Tuesday, August 2, 2011

i love you all the times (aka, road trip with a toddler????)

This year, one thing that suffered in our budget was the vacation allocation.  Going from two jobs to one will do that to a family.  We contemplated flying back to Iowa and Minnesota to see our families and use our U2 tickets (which we purchased when we lived in the area), but that was ridiculously expensive.  We contemplated taking the train, because after all then the misery of long-distance travel is contained to just one day.  But then we thought, A TODDLER ON A TRAIN??? and changed our minds.  Plus, that option was pretty expensive too.  So, it all came down to a great American road trip.  I did my best to tell myself that it would be fun and Burrito would enjoy seeing some things.  Just like The Berenstain Bears and Too Much Car Trip.  We even showed her how we would see something like "Mt. Grizzmore" on our trip. We were hopeful.

And to be honest, I must give Burrito credit.  She did reasonably well for all that we threw at her: Six states in two weeks, regular 8-12ish hour days in the car, not having her regular naps, having less sleep at night, having to sleep in multiple places, having the refuse the God-given urge to move.  We tried our best to work in plenty of stops (which of course made the days longer), chances to play on a playground, walk around somewhere or have a picnic lunch.  We tried to work in some sight-seeing too.  And Burrito did ok.  She had new books to read, new videos to watch, CDs to listen to (until Mommy broke the CD player).  She enjoyed some of the sights, particularly the Corn Palace (as she is very into all things princess and palace these days), Mt. Rushmore ("the faces!"), the train at Bedrock City, and above all, swimming in the hotel pools (which we made sure to include given the wisdom of an article I read, "to little kids, the pool is the vacation").

Perhaps toddler rebels would fit in well in lawless Deadwood?
But with all that said, Burrito definitely had her moments of toddler angst (whoever first said that toddler-hood is like adolescence totally nailed it on the head!).  No, she didn't spike her hair and paint her nails black, but she did whine.  A LOT.  I was exhausted each day from the strain of trying to keep my little munchkin happy, entertained, and taken care of.  Because an unhappy toddler in the car is no fun for ANYBODY.  The moment that was the pinnacle of toddler-hood was when we had stopped to pick up some fast food to eat for supper in the car one evening.  Burrito was enamored with the comic book that she got as a prize in her kid's meal.  She begged me to read it to her immediately.  I said, "No, Mommy is hungry.   Mommy needs to eat her supper and then Mommy will read it to you."  "No!" she said (she used this word a lot on vacation), "you're not hungry!"  She insisted on this several times!  On how I felt in a way that would benefit her.  Ah yes.  A toddler has occasional moments of empathy but they are still little cave-people mainly.  Driven by their feelings and seeing themselves at the center of the universe, they still need to grow and mature and be trained to care for others.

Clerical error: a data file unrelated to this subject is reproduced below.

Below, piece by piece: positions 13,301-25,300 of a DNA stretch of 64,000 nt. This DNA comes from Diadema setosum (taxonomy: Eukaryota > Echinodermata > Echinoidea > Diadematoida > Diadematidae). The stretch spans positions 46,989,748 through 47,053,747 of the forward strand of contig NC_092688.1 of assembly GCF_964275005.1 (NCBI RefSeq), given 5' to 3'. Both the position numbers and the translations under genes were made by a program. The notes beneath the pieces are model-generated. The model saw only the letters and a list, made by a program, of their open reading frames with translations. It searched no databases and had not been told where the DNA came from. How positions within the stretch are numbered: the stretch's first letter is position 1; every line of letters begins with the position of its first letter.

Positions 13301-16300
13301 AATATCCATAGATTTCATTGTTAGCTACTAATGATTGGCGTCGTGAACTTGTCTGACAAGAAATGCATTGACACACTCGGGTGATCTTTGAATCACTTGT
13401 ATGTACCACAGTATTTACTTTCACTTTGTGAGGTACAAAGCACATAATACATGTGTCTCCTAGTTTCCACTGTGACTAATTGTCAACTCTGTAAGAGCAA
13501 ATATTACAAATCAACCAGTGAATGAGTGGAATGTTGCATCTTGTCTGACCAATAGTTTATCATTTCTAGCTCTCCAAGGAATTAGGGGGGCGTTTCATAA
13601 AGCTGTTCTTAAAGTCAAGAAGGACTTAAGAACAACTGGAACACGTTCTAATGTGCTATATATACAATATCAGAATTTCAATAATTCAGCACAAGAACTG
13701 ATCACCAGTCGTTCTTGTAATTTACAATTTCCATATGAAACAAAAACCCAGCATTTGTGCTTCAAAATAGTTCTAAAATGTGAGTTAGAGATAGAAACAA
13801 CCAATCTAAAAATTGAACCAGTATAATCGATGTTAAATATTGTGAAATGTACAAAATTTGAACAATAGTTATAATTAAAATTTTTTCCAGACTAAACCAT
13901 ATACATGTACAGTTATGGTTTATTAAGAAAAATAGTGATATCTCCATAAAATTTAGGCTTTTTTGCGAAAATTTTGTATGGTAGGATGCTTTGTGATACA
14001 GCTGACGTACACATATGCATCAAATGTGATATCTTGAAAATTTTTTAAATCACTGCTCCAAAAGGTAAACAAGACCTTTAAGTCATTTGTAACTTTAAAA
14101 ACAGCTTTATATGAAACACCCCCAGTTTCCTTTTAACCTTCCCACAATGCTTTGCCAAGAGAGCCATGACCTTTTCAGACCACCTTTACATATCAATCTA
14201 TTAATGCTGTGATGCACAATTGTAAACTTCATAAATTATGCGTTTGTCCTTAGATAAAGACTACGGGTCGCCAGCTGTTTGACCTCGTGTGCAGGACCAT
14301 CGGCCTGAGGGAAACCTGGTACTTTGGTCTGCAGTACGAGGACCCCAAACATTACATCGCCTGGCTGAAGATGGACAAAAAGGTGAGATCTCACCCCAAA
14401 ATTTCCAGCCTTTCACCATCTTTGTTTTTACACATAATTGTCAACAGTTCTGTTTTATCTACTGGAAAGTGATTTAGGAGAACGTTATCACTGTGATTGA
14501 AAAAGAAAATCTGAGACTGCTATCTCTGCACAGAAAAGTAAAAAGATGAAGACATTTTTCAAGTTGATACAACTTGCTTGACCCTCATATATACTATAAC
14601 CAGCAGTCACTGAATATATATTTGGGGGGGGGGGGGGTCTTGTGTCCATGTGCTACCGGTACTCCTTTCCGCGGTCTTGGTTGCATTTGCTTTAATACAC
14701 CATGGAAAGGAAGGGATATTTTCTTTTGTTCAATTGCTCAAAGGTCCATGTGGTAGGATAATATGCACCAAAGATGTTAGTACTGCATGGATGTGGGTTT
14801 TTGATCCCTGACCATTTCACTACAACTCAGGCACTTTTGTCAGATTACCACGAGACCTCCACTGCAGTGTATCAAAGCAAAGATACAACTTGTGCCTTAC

Moments like that one remind me of one of the central principles of parenting I strive to uphold.  It came up with Burrito once when I was trying to teach her about the Gospel and what God's grace meant.  I told her the word grace means, "I love you all the times."  I told her this because it's something I whisper to her a lot, something I say in her ear when a time-out has just been completed.  I wanted her to know that God's love is not conditional.  And I told her that He is even better at this than Mommy and Daddy.

I am tempted to only respond kindly when Burrito behaves, when she is a model child, when she does something I can show off to others.  But every time she throws a tantrum or misbehaves, every time she says "NO!", every time she smacks me in anger, I am reminded that I am called to show her unconditional love.  As a parent, my love should not be based on performance or on image or perfection.  It is based on the fact that she is my child and she is dear to me.

That's the crazy thing.  I get annoyed, I get frustrated, I get angry sometimes.  But I really do love her all the times.  She is dear to me for herself alone.

And sometimes I wonder, is that how Jesus feels about me?

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